Hard times can be good times too, if you choose to find joy in unexpected places and make a place for laughter.
I haven’t done summer well this year. I had big plans to do it well — we were going to go to the water park every morning, have adventures on the weekends, organize the closets, and spend rainy afternoons reading Greek myths. But as usual, things didn’t go according to plan.
Life happened. The car broke down, work piled up, we stayed up too late, and slept in too long. The water park never happened and our adventures were few and far between. The closets are a hot mess and I literally just found D’Aulaire’s Greek Myths under the couch. But all that wouldn’t have mattered so much if I had handled summer stress with grace and a sense of humor.
I didn’t. I let it get to me and spent most days stressed out and short-tempered. I didn’t laugh or smile enough … so my kids didn’t, either. They had a pretty bad summer — not because we couldn’t take a vacation or do fun activities, but because I let the stress of life overwhelm the joy of it. Just like this mom, who wrote about seeing her child lose her joy, I have kids who have started to internalize my stress and make it their own.
“Because my happiness was based on external measures — on tasks being completed, plans running accordingly, goals being met, hairs being in place — I was continually disappointed … upset … impatient … and stressed. In the process of making my own life miserable, I’d funneled my unhappiness straight into my daughter’s once joyful heart and spirit. Her pain was a direct reflection of the expression I wore on my face.”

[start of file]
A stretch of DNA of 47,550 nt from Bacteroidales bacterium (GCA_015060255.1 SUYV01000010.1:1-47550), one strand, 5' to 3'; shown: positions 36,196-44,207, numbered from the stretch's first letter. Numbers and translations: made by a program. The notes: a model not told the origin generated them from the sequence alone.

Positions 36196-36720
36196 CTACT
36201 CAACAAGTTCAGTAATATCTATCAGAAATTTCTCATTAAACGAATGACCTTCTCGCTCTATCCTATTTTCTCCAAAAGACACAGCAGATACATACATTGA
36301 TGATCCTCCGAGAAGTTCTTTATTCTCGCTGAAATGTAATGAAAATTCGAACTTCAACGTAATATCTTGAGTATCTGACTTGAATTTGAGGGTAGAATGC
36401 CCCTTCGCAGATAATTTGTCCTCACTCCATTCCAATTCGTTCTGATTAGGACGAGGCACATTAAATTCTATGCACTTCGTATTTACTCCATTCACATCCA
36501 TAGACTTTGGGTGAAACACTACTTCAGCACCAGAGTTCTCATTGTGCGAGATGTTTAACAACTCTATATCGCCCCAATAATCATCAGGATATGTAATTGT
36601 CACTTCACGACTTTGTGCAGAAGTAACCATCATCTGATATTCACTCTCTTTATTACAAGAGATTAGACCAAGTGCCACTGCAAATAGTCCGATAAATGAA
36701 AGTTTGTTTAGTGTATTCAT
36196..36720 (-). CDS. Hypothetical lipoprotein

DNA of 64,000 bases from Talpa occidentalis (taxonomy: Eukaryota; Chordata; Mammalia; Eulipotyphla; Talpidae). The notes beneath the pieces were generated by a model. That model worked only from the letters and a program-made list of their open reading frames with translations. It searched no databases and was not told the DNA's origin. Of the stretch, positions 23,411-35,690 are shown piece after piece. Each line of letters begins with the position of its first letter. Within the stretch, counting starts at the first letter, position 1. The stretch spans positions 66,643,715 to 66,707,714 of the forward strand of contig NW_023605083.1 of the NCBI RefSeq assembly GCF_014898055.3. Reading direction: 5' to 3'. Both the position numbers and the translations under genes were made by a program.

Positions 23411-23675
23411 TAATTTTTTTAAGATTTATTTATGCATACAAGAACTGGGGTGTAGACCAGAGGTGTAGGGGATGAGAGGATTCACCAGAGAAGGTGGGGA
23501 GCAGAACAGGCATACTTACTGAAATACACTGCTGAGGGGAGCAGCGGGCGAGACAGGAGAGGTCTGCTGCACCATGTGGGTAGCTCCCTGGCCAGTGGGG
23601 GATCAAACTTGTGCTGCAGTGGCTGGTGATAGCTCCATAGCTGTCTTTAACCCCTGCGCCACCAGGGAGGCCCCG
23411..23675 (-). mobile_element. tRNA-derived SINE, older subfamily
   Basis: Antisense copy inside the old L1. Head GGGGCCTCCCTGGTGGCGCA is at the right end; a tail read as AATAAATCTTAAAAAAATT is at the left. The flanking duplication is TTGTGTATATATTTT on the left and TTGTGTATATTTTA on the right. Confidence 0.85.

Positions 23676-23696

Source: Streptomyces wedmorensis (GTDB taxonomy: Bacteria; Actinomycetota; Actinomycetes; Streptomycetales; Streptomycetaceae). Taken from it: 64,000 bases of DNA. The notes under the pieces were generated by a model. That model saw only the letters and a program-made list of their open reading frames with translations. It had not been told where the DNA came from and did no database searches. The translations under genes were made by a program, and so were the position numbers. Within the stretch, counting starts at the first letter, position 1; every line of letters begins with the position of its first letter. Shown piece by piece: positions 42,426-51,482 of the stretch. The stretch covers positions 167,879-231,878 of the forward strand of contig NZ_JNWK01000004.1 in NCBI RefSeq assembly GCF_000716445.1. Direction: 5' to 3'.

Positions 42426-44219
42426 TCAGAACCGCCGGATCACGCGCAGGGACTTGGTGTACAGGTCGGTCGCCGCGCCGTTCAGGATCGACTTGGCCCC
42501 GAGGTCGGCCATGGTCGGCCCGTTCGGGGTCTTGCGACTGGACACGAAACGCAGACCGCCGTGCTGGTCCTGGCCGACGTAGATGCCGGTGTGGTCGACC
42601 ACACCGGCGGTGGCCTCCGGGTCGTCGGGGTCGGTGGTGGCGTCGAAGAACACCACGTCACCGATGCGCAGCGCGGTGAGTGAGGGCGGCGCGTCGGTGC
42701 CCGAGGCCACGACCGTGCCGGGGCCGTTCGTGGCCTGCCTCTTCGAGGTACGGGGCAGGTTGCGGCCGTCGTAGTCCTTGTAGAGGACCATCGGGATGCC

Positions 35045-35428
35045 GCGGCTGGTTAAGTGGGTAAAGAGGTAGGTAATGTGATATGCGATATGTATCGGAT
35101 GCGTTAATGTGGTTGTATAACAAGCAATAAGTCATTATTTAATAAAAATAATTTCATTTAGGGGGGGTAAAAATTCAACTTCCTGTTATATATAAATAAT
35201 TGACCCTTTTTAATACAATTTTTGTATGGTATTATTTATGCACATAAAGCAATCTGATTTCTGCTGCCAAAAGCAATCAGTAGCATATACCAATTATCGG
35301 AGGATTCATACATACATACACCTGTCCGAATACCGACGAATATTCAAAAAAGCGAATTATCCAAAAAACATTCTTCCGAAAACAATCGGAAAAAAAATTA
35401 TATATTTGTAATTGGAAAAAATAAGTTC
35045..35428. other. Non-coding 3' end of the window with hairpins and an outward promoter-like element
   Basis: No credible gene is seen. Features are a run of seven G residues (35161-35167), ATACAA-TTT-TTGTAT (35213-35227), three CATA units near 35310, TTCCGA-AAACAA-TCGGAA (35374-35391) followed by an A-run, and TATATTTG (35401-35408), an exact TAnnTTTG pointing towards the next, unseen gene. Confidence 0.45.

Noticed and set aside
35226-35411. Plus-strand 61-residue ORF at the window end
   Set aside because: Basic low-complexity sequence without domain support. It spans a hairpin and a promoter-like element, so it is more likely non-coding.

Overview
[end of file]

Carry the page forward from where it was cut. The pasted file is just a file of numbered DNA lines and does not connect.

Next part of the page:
We’re not quite there yet — there’s less misery and pain and more stress and sadness. My kids stopped bounding out of bed eagerly about halfway into the summer, and then gave up asking to go places because they knew the answer would be no.
I don’t want to berate myself too much, here. There are seasons for everything, and this summer was a season to work. I can’t protect my kids from that, nor should I — they have to learn that life is sometimes hard and disappointing.
But they’ll learn that no matter what. What I want to teach them is that hard times don’t have to just be hard. They can be good times too, if you choose to find joy in unexpected places and make a place for laughter.
I want to teach my kids that even when things are busy and overwhelming, it’s the stolen moments of sweetness that make the work worth it. A short story after lunch, a dance party before breakfast, an afternoon break to step outside and see the rainbow spreading across the sky — these little daily joys aren’t a distraction or a luxury, they’re a necessity.
I didn’t make them a necessity this summer, and I wish I would have. My kids will learn that life is hard no matter what, but they’ll only learn that life is also lovely if I show them.
It’s too late to reclaim the whole summer, but there’s one week left — just enough time to start making joy a priority before the school year sweeps us away, and I forget how much my kids need stolen moments of joy.
And how much I need them, too.